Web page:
One reason I and others promote STEM or STEAM education so passionately goes far beyond the outstanding job opportunities the field affords. Beyond this is the abundance and importance in STEAM of so-called “soft skills”such as problem identification, creativity, innovative thinking, collaboration, critical thinking, etc. Creating a generation of students who are thusly skilled is not just vital to ensuring competitiveness in the current and future global economy, it equips them for life. This is particularly true when paired with other traits/skills, such as adaptability, organization, empathy, initiative, and grit.  As I am preparing for a talk at the STEAM Academy at TCEA next week, the following are some ideas and classroom strategies to promote STEAM-related skills, including critical thinking and problem solving in any subject area:

  1. Stimulate wonder. In any subject area, teachers should work to create situations that will make students scratch their heads and experience a certain level of confusion leading to curiosity. I don’t want to confuse this idea with what I was taught as a young teacher was the “anticipatory set”, which was basically review at worst and far from engaging or stimulating on a good day. Think of a provocative statement, an argument, a perplexing question, a quick but powerful video, or a dramatic demonstration. Our kids need more opportunities to get really engaged in a topic and experience fascination and wonder.
  2. Solicit questions. Once students have been hooked, get them asking good, probing, open-ended questions.

    Image Source: Right Question Institute

    As discussed here before, this is no given, since students all but forget how to ask such questions by middle school.  Re-teach them using a process such as the Question Formulation Technique and give them daily opportunities to practice.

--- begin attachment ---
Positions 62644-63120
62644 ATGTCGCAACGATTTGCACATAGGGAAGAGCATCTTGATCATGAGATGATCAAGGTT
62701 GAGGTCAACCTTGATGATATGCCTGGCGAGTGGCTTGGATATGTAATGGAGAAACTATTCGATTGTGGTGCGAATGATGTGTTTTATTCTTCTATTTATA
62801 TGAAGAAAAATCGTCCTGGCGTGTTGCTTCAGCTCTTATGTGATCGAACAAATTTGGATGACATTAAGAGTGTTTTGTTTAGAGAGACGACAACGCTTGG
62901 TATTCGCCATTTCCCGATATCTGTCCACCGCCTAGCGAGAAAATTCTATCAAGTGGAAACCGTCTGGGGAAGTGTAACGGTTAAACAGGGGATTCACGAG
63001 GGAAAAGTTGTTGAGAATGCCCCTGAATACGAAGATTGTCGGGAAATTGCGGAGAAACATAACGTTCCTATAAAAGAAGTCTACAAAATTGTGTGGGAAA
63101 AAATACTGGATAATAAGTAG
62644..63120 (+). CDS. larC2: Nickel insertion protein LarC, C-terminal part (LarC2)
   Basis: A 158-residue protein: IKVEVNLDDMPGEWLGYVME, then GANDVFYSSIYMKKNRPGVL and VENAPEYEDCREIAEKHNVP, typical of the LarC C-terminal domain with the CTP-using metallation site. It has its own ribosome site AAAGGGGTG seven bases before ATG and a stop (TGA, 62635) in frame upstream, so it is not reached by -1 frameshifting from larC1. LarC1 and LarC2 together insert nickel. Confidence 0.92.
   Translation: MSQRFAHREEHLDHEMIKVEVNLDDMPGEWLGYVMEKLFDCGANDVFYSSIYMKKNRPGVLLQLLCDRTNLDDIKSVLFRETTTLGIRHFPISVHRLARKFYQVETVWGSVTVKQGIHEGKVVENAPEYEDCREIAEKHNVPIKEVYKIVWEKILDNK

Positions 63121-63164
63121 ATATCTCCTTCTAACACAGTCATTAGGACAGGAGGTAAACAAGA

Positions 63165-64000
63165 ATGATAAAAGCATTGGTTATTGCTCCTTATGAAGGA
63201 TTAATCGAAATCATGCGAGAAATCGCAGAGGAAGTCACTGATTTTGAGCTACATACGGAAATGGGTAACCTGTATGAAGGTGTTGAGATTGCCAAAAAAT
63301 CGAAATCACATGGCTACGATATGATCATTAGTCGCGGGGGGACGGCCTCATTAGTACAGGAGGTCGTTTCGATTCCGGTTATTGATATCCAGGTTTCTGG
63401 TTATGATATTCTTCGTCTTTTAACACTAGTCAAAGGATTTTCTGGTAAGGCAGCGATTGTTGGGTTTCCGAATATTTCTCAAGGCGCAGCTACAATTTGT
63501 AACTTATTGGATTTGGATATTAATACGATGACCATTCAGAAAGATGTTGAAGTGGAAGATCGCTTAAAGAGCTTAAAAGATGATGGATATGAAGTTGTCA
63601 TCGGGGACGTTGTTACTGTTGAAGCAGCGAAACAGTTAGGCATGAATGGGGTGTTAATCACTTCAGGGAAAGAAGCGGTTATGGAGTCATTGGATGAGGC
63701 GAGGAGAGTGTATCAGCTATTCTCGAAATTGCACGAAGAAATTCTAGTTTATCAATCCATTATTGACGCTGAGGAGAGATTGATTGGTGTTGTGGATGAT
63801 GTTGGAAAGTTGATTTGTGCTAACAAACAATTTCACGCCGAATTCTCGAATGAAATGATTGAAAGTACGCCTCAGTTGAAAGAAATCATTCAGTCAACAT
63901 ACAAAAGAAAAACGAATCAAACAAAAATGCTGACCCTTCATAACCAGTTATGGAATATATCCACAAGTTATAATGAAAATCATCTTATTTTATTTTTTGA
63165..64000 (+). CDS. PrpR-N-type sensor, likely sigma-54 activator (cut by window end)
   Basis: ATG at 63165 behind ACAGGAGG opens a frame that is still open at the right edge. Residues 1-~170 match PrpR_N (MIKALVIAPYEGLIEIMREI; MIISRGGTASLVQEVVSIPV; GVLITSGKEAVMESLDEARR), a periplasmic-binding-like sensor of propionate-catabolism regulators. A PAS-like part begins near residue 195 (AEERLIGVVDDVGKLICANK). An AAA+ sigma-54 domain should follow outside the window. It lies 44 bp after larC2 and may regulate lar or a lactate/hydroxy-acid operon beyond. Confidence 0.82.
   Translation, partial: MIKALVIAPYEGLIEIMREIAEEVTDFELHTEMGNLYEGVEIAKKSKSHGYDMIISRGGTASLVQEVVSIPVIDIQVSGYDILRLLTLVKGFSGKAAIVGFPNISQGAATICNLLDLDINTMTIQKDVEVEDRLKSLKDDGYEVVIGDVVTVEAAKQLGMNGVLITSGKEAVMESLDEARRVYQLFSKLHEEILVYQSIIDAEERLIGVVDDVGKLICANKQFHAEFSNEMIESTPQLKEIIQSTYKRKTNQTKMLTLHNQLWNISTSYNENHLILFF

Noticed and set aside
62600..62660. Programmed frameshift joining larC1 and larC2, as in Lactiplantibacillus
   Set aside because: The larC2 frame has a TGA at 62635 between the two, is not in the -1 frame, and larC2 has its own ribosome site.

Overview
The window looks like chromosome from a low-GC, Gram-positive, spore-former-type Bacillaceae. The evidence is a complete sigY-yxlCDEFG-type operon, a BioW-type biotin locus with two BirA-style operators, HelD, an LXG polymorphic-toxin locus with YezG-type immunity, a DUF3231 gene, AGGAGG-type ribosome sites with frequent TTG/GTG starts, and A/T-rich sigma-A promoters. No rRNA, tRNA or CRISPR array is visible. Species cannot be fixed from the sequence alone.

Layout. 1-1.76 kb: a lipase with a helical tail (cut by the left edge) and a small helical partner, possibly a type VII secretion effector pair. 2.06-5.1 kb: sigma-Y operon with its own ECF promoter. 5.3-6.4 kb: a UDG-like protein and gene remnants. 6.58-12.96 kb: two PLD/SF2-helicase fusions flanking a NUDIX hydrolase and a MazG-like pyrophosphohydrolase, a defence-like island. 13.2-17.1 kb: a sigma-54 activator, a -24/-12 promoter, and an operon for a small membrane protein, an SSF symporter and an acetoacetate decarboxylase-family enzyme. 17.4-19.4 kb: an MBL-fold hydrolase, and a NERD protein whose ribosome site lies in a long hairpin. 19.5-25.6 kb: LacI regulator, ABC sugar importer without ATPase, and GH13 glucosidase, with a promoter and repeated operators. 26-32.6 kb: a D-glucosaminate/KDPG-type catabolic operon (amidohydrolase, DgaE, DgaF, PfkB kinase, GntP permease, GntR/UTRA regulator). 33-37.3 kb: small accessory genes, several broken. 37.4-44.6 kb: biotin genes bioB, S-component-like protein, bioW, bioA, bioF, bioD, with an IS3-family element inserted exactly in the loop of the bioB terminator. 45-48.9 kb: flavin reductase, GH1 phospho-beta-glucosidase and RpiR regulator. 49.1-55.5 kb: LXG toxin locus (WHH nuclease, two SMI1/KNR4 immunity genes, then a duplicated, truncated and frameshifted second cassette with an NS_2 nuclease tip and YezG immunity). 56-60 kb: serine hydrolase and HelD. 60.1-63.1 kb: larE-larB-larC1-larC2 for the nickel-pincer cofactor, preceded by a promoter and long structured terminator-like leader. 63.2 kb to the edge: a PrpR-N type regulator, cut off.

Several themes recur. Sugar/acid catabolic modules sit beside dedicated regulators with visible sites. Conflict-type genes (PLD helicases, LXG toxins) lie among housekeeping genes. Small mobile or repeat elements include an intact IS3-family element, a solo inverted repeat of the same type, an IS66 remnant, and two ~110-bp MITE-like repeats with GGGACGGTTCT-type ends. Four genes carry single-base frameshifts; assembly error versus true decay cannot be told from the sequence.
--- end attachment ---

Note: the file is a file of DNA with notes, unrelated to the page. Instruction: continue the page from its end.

3. Be less direct. Let your students sort through processes without so much guidance from you. I know I was very guilty of step-by-stepping most of the labs in my science classroom to death when I was still teaching middle school. The best ones, though, were ones where I followed my own advice above and set the stage with a statement or demonstration, then let the kids figure out how to explain, prove, disprove, etc. on their own or collaboratively.
  4. Forsake the multiple choice. I have heard “assessment experts” defend the venerable A, B, C, or D (all of the above) test format for years, claiming it is poor question design that has weakened the art. I believe anything worth learning cannot be sufficiently expressed and assessed with such a format and with no opportunity to see into the student’s thinking. The product of such assessments has no relevance or meaning in the real world, and is I believe multiple choice assessments are a reflection of teacher laziness or inexperience (Before anyone gets your feathers too ruffled, I was as guilty as anyone. Remember those clickers? Ugh.). Leave the format to the people who are paid big bucks to construct shallow assessments and disengage our kids–the testing companies. Instead, utilize performance and alternative assessments, such as rubrics, face-to-face conferencing, self-assessment, demonstrations/presentations, physical products, etc.
  5. Failure doesn’t end with an “F”. There are times in life when you get one shot to get something right, like choosing when to cross the street in heavy traffic. Most of life outside of school, however, is based on a series of trial-and-error events and choices. Whether designing a science project, solving a math problem,  writing a narrative essay, or learning to shoot a basketball, students need to tackle tasks that require evaluation and improvement. Our obsession with grades (in the face of much research demonstrating their failures) means that we too often give students failing marks for a failed attempt, usually the first attempt, when we should be offering meaningful feedback into the process the student is going through. If your school/district requires grades, use them in conjunction with actual feedback that makes the numbers have actual meaning. But, as I advised a robotics instructor in my own district, be careful not to view a step in the process as the end, and be careful not to see a project that has not met hoped for goals as a failure. I watched a robotics team build no fewer than 20 prototypes of 1 model without achieving their very lofty desired outcome, but the group made strides and learned everything I could have hoped. An “F” would have been both crushing and inappropriate.

This is a work in progress, so please give me any ideas or feedback you might have. If I use your comments/ideas, I will even give you a shoutout in my presentation. Thanks!

STEM students image source: